et conceptualisation

du

crime

contre

l’humanité.

De

l’intervention pour cause d’humanité à l’intervention pour violation des lois de l’humanité », Revue d’Histoire de la Shoah, n° 177-178, 2003, pp. 274-294.

(2008) J. JURIS 45

ENGLE ON LAW: LEX VS. IUS

Armenians by the Ottoman Empire46 was a violation of natural justice - but it was not a violation of any then existing treaties of positive law.47

One of the objectives and achievements of the bourgeois revolutions was to replace arbitrary tyrannical rule with decision based upon merit. As such, the bourgeois revolutions represented a change between one principle of distributive justice (merit reflected in birth) to another (merit reflected in action). One way in which the arbitrary character of (ossified) aristocratic rule was to be replaced was by the elimination of ex post facto laws48 That is, no crime would be made after the fact (nul crimen sine lege). Statutes could only prospectively ordain behavior. Likewise, merit rather than birth would become key by eliminating hereditary priveleges

(titles)49 and disabilities (“corruption of blood”).50

One of the features of bourgeois liberal government and of socialist governments is the specialization of the different organs of state. The role of a legislator is to establish, ex ante, rules which will prospectively bind members of society. As such the pronouncements of the legislator are general – though admittedly not as general as fundamental rights or the general principles of law. In contrast, the role of the judiciary is to make decisions ex post, relying (supposedly) upon rules promulgated by the legislator ex ante. As such the decrees of courts are highly specific and much of courts’ reasoning is dedicated to developing the linkage between the specific facts of the case before the court and the law as it is promulgated by the legislator.

G. COLLECTIVE JUDGMENTS51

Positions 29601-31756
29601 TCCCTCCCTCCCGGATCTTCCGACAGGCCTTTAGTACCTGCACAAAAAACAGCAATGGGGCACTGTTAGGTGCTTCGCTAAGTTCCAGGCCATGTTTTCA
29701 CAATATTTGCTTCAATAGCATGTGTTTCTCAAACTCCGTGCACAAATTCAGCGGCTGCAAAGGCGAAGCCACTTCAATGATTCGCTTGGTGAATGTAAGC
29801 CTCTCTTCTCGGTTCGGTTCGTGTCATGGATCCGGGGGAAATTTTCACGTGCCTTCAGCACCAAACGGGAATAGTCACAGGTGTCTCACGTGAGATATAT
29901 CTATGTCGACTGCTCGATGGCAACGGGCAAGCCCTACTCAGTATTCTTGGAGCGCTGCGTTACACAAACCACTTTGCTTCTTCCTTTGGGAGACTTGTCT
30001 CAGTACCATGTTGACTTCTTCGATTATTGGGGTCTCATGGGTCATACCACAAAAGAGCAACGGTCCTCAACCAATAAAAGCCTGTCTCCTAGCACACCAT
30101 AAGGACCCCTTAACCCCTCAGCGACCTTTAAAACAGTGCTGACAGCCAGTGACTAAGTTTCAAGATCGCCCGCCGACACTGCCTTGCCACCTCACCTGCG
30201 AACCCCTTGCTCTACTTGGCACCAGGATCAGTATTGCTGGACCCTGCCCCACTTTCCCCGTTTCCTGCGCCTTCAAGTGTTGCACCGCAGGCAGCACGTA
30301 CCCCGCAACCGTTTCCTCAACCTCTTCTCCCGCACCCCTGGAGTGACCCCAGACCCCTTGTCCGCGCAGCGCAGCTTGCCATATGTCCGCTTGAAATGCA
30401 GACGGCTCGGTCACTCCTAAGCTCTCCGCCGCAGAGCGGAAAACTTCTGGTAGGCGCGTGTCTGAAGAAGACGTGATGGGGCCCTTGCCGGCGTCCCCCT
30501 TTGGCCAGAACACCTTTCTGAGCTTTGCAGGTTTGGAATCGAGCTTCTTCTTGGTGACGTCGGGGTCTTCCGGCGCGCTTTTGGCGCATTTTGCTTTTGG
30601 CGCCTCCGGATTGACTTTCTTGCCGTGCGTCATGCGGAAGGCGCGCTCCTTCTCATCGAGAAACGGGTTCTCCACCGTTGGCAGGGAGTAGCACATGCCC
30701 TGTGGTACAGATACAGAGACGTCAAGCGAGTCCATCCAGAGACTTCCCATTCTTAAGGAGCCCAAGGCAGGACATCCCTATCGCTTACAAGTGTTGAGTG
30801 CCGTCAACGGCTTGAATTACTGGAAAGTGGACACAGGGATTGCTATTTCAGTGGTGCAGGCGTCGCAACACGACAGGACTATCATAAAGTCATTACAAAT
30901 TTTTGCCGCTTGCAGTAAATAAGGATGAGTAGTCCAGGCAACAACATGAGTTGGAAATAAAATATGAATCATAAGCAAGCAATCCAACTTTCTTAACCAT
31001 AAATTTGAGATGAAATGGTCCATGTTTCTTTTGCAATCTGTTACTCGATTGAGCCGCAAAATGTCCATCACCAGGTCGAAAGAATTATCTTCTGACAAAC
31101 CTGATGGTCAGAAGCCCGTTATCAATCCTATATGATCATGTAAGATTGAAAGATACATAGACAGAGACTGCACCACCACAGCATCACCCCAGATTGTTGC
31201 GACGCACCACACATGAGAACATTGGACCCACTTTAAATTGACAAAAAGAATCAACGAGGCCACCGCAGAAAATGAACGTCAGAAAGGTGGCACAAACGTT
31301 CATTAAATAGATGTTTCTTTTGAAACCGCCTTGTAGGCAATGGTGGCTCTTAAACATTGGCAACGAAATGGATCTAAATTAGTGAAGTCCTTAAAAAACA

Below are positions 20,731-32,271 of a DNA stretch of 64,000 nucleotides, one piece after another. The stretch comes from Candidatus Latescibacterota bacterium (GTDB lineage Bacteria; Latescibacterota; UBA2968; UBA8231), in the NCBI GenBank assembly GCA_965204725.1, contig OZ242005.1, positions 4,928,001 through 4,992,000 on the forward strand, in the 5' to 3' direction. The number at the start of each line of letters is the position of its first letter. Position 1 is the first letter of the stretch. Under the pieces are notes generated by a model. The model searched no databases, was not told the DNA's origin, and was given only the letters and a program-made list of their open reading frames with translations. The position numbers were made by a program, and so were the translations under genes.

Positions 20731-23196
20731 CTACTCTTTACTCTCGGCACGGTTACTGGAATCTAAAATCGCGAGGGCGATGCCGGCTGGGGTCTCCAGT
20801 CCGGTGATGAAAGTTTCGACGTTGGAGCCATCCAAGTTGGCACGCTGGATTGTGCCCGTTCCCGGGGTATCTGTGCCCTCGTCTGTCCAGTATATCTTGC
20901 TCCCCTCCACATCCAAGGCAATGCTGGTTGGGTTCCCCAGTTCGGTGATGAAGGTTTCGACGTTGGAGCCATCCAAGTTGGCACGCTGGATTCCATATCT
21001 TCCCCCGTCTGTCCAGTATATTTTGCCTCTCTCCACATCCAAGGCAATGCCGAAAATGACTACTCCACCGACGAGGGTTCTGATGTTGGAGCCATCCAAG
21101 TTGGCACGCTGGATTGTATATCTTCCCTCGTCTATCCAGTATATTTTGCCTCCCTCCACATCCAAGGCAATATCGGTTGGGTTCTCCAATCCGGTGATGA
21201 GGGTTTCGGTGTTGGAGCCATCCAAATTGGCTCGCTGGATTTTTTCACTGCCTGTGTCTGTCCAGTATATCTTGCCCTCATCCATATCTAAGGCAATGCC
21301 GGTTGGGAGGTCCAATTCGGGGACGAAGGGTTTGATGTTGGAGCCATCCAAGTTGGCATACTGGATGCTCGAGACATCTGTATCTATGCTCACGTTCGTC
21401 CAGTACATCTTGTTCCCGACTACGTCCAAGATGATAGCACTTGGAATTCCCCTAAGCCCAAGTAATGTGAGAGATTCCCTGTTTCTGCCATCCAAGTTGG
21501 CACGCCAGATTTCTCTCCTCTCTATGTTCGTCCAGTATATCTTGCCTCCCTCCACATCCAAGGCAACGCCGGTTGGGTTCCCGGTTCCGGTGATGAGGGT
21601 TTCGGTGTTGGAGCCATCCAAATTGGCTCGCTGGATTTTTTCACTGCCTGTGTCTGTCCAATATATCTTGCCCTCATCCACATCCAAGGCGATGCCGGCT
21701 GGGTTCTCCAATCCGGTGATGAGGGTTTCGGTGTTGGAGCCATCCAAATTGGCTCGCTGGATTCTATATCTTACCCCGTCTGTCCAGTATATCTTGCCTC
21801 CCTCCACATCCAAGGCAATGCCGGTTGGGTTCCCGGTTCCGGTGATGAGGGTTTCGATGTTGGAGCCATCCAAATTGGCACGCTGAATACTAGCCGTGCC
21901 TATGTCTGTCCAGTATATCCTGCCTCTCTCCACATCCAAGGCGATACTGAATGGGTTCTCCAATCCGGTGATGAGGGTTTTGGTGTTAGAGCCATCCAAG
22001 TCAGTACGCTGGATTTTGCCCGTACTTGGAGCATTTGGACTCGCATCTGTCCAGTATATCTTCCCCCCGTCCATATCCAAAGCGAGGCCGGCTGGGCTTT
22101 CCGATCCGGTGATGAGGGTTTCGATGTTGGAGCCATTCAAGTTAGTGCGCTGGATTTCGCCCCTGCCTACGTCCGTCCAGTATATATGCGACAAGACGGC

49 U.S. Const., Art. I, Sec. 9 “No title of

 

 

46 Ibid.

nobility shall be granted by the United

47 See generally, Reservations to the

States”

convention on the prevention and

50 U.S. Const., Art. III Sec. 3 “The Congress

punishment of the crime of genocide,

shall have Power to declare the Punishment

Advisory Opinion of 28 May 1951, ICJ

of Treason, but no Attainder of Treason

Reports (1951), p.15-58.

shall work Corruption of Blood” – no

48 E.g. U.S. Const., Art I. Sec. 9 (no federal

hereditary status as criminal. This was not so

ex post facto laws), Sec. 10 (no state ex post

in the USSR where SS officers children

facto laws).

would also be considered as enemies of the

 

 

state and subject to particular control.

 

 

51 On the rise and fall and rise of collective

 

 

responsability see George P. Fletcher, The

(2008) J. JURIS 46


 

 

 

 

 

 

 

 

 

 

 

 

THE JOURNAL JURISPRUDENCE


 

 

 

 

 

 

 

 

 

 

dominant classes would be held


Another

 

achievement

 

of

the

liable for exploitation of historically


bourgeois

 

revolutions

 

was

the

dominated classes and forced as a


replacement of

collective

judgment

class to pay reparations. At the same


by a strict principle of individual

time

however

the

socialist


accountability.

Rather

than

being

governments

would

not

impose


judged based on social class, i.e.

disabilities on the offspring of a


membership in the nobility, the

criminal.

 

 

 

 

 

 

 

 


bourgeoisie insisted on judgment of

 

 

 

 

 

 

 

 

 

 


individuals

 

as

individuals

and

VII. CONCLUSION

 

 

 

 

 

 


appropriate condemnation. Thus for

 

 

 

 

 

 

 

 

 

 


example

a

criminal’s

descendants

This essay has presented a structure


would not be judged for the crimes

for

decomposing

the

 

ambiguous


of their ascendant. 52 Again these

term law into determinable parts.


freedoms

were

however

generally

Law

is

a

term

with

a

several


negative, i.e. freedoms from the

competing meanings. Thus the term


state’s interference with the life

must

be

complemented

 

 

and


liberty or property of the individual.

contextualized. Natural law, positive


 

 

 

 

 

 

 

 

 

 

law, law as a prescription and law as


The

socialist

revolutions

partially

a description coerce the otherwise


reverted to or advocated a return to

ambiguous term into tractable forms.


collective

 

 

 

judgment

 

and

By distinguishing between law (lex)


accountability.53

Thus,

historically

and justice (ius) we are able to focus


 

 

 

 

 

 

 

 

 

 

on

different

aspects

of

 

 

both


Storrs Lectures: Liberals and Romantics at

 

 


command and right. Thus, unlike


War: The Problem of Collective Guilt, 111


Yale L.J. 1499, 1539 (2002).

 

 

 

 

Kelsen,54

I see the

fundamental


52 U.S. Const., Art. III Sec. 3 “The Congress

element of law not as hierarchically


shall have Power to declare the Punishment


ordered “norms”. Instead I see


of Treason, but no Attainder of Treason


shall work Corruption of Blood” – no

potentially

conflicting

 

conditional


hereditary status as criminal. This was not so